Borders of the United States
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The United States shares international land borders with two nations:
- The Canada–United States border to the north of the Contiguous United States and to the east of Alaska
- The Mexico–United States border to the south
The Russia – United States maritime boundary was defined by a disputed agreement covering the Bering Sea, Bering Strait, and Arctic Ocean. The International Date Line essentially acts as the de facto border between the two nations; the USA ratified the USSR-USA Maritime Boundary Agreement, but the USSR failed to ratify it before dissolving, and it was subsequently never ratified by Russia. During the winter, travel between Russia's uninhabited Big Diomede Island and Alaska's Little Diomede Island with a population of 110 is theoretically possible, although not legal, on some occasions when ice flowing through the Bering Strait clogs between the two islands.
The Third Border Initiative is an area of foreign policy concerning the Caribbean Sea border between the United States and the Caribbean region.
U.S. Customs and Border Protection is responsible for policing the borders and inspecting people and goods being imported.
The United States Coast Guard actively patrols the nation's extensive maritime borders.
The United States Armed Forces and state and local police may also become involved in border enforcement in certain circumstances.
- Local Economic Development Plan for Diomede 2012-2017, citing 2010 U.S. census (and this was a decline since the 2000 census
- The concept of state sovereignty is somewhat imprecise and there are disagreements about whether certain territories are sovereign. There are currently 195 states that are generally regarded as "fully" sovereign: this includes the 193 member states of the United Nations plus the observer states of Vatican City and the State of Palestine. Some of these states have under their jurisdiction territories, dependencies, or collectivities that are clearly non-sovereign geographical areas. These territories are generally regarded as being subsumed within the overarching sovereignty of the governing state. For example, the United Kingdom holds sovereignty over the territory of Gibraltar, even though Gibraltar is not considered to be part of the United Kingdom. There are a few territories in the world that are neither clearly sovereign nor clearly subsumed under another state's sovereignty. Often, these territories have declared themselves to be sovereign, but they are either not widely recognized as such or lack some of the necessary conditions for sovereign statehood. In these cases, explanatory footnotes indicate how the territory is treated for the purposes of this list.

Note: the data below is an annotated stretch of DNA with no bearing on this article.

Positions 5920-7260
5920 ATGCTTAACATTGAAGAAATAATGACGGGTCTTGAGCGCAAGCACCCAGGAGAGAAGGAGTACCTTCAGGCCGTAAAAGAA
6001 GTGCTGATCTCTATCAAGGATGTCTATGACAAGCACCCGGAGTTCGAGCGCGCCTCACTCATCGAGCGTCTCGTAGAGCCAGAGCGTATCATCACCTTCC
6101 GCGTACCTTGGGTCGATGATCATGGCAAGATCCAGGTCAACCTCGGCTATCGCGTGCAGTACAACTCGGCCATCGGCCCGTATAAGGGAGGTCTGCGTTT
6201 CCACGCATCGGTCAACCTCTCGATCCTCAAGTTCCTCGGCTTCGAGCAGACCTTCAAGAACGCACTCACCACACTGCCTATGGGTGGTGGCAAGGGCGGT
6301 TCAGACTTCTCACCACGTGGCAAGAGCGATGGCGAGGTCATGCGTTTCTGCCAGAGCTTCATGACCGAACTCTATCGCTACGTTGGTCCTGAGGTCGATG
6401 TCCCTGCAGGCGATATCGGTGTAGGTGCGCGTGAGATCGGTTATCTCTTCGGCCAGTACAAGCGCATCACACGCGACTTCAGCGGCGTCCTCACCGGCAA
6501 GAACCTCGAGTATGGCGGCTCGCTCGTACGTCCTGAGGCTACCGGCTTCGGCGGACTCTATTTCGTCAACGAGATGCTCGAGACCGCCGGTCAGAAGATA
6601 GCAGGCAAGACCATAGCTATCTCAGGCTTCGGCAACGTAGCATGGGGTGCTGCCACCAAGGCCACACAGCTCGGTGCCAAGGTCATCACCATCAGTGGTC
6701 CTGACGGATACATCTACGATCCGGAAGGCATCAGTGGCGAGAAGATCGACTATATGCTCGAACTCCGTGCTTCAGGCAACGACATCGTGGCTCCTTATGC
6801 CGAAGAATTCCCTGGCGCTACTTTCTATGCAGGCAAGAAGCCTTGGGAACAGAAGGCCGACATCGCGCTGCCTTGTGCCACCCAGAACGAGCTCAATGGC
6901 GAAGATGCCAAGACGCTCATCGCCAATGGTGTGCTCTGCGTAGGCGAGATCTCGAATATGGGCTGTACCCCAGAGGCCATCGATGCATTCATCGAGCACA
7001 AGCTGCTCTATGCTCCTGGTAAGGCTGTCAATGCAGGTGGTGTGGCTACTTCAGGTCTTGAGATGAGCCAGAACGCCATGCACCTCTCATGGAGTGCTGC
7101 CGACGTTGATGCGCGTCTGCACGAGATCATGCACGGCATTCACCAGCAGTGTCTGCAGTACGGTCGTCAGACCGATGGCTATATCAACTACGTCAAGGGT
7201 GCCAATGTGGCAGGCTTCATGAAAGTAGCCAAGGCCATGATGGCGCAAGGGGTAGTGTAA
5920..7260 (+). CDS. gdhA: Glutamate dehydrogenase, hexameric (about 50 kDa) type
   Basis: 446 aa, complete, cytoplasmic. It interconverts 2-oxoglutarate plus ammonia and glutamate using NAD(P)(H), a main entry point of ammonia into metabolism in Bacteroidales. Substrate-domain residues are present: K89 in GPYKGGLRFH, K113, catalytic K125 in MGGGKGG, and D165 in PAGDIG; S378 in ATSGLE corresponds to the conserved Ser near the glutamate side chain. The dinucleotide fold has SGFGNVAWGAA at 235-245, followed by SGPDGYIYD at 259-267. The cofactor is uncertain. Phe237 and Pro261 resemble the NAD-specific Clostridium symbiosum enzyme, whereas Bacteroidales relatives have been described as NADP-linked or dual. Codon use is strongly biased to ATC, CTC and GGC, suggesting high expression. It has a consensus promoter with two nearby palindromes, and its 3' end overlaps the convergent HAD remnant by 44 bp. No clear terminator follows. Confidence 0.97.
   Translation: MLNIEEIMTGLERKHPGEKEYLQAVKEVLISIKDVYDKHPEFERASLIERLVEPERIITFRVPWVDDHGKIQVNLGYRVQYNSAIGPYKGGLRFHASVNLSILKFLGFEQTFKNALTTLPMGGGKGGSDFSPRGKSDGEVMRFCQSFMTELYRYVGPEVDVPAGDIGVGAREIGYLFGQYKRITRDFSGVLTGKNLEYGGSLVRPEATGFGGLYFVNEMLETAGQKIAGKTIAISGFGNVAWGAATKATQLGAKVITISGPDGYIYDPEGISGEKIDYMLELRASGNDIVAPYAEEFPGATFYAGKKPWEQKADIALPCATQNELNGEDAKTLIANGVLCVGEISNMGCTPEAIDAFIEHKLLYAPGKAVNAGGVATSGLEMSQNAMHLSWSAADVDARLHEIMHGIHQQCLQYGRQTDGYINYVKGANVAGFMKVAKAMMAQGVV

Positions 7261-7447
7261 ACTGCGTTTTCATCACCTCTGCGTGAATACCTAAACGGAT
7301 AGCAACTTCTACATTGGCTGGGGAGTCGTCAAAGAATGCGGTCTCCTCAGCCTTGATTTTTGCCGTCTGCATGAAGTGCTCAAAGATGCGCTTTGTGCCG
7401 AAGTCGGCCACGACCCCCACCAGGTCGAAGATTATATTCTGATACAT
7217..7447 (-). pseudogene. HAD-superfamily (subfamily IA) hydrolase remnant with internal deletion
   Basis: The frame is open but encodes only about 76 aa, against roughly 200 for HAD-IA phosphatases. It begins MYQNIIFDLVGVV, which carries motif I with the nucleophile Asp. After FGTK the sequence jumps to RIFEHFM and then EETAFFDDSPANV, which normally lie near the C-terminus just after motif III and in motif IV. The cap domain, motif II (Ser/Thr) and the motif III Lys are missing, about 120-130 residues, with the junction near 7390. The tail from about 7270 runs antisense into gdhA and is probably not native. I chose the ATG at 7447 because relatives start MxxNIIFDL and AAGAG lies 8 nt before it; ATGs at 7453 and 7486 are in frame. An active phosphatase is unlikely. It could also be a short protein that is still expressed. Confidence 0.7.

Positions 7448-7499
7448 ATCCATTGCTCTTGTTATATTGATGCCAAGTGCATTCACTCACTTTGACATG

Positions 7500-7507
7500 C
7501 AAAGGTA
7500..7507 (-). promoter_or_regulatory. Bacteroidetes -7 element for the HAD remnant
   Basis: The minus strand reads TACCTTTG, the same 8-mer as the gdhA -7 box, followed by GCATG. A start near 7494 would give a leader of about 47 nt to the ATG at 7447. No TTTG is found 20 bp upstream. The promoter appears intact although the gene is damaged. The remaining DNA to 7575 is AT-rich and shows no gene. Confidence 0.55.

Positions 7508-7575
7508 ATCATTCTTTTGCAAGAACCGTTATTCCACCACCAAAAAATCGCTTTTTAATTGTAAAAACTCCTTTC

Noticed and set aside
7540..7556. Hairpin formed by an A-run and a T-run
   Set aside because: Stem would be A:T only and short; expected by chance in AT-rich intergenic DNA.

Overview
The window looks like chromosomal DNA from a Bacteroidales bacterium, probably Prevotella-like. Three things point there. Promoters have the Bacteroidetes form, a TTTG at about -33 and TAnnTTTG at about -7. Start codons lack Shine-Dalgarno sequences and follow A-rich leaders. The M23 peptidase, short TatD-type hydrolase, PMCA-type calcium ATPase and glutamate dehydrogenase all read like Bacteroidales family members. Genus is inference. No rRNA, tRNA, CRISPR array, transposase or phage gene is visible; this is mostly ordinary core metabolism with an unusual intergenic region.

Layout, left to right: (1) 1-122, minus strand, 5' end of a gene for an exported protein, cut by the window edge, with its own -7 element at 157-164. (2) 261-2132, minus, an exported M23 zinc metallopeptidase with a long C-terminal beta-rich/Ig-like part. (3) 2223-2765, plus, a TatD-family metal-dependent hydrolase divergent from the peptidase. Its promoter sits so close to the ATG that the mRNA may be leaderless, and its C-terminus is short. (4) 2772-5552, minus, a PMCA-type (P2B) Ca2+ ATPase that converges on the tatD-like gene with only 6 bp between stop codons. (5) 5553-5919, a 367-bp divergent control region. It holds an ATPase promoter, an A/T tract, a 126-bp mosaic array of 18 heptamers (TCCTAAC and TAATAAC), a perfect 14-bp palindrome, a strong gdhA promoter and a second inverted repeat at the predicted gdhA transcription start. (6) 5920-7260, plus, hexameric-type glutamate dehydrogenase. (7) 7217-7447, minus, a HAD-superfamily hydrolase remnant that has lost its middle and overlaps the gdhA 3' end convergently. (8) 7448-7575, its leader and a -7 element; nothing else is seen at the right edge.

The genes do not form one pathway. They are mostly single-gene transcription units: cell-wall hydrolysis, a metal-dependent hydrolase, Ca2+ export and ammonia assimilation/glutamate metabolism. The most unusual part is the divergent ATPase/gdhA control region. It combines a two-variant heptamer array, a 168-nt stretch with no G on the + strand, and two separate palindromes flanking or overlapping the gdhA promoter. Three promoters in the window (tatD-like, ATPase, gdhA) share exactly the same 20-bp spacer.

- A number in parentheses indicates the number of unique sovereign states that the country or territory shares as neighbors.
- Excluding U.S. insular areas.
- British Overseas Territory.
- The Cook Islands is a self-governing country in free association with New Zealand. The Cook Islands controls a portion of its own foreign affairs, including the establishment and regulation of borders. However, the Cook Islands is not a member of the United Nations and is part of the Realm of New Zealand, with Cook Island people being New Zealand citizens. For purposes of this list, the Cook Islands, New Zealand, Niue, and Tokelau are considered constituent parts of one sovereign state.
- Niue is a self-governing country in free association with New Zealand. Niue controls a portion of its own foreign affairs, including the establishment and regulation of borders. However, Niue is not a member of the United Nations and is part of the Realm of New Zealand, with Niuean people being New Zealand citizens. For purposes of this list, Niue, the Cook Islands, New Zealand, and Tokelau are considered constituent parts of one sovereign state.
- Tokelau is a non-self-governing territory within the Realm of New Zealand.